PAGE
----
The policeman who fell seriously ill after the nerve agent attack in Salisbury has been described by a family friend as a “super boy” who steps beyond expectation.
Police sergeant Nick Bailey, 38, is being treated in hospital after ex-Russian Spy Sergei Skripal and his daughter were found collapsed on a bench.
He remains in a serious condition although he is now stable and able to talk.
It had been thought that the policeman may have been exposed to the nerve agent when he administered CPR at the scene.
Former London police chief Ian Blair has since said that DS Bailey visited Skripal’s house, which is now being considered as the potential location where the pair were poisoned.
Mr Blair told BBC radio that DS Bailey “has actually been to the house, whereas there is a doctor who looked after the patients in the open who hasn’t been affected at all. There may be some clues floating around in here.”
Raymond Rickman, a family friend of the policeman, shed light on DS Bailey’s character.
“Nick grew up next door to us. Super boy. Very nice,” he said.
“He’s an example of the quality of the police that we have. They obviously do their job, which they’re trained to do, but I should think there are occasions where they step beyond that expectation,” he told Sky News.
Mr Rickman says he has been neighbours with the family for many years and that he thought Nick is a “super boy”.
“He’s everything one would expect a good, local chap to be. Always very communicative and supportive,” he said, adding: “I admire him intensely.”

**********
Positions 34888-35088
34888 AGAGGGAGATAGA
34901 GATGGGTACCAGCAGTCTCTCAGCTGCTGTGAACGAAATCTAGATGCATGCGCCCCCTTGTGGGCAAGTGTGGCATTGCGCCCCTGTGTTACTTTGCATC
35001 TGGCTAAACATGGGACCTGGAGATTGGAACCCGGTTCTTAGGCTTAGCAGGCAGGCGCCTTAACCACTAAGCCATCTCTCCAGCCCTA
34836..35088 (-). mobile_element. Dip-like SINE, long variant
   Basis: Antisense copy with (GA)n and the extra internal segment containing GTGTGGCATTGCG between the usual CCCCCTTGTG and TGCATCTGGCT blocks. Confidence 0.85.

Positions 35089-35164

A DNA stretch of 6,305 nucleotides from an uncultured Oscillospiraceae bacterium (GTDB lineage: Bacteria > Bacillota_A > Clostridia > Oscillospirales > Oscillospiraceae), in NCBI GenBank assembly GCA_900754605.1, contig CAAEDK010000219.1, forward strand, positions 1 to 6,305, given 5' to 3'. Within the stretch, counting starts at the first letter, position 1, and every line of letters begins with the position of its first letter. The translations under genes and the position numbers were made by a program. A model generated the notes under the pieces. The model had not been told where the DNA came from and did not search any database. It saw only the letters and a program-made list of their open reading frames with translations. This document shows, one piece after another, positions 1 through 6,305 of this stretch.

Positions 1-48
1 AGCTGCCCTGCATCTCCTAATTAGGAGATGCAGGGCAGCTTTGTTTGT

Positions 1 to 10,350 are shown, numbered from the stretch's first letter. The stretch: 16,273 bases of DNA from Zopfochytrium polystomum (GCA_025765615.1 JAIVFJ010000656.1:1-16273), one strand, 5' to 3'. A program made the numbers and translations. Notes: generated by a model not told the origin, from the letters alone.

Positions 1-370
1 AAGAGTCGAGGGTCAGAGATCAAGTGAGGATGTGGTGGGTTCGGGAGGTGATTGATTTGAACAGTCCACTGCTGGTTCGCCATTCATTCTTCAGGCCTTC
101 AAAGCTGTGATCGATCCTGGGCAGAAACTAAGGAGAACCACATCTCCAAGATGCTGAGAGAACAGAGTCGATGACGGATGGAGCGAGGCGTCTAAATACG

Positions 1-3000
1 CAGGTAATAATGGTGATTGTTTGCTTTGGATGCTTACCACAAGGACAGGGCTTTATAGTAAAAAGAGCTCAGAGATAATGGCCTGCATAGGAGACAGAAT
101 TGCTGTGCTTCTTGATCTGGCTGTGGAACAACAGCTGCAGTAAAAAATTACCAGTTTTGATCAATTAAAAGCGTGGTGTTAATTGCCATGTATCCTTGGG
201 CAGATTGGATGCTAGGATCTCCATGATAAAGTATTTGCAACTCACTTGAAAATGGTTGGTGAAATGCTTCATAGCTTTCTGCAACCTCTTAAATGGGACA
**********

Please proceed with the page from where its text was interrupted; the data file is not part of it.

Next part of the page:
DS Bailey joined the force in 2002.
He was familiar with Salisbury city centre as he had worked there as a member of the neighbourhood policing team.
He spent two years building a case against Arthur Bonner, who sexually assaulted numerous victims over four decades between the early 1970s and 2014.
Wiltshire’s chief constable Keir Pritchard visited him in hospital.
“I very much hope Nick will be on his feet back at work very soon,” he told the BBC. “We desperately miss him.
“He’s a great character. He’s a huge presence in Wiltshire Police, well-liked, well-loved, a massively dedicated officer.
“He’s not the Nick that I know, but of course he’s receiving a high level of treatment.”
The Prime Minister has spoken to recognise DS Bailey’s courage, saying “the events of Sunday are a stark reminder, if ever one was needed, of the dangerous situations our emergency services face, and the dedication and courage they display every day in order to keep us safe”.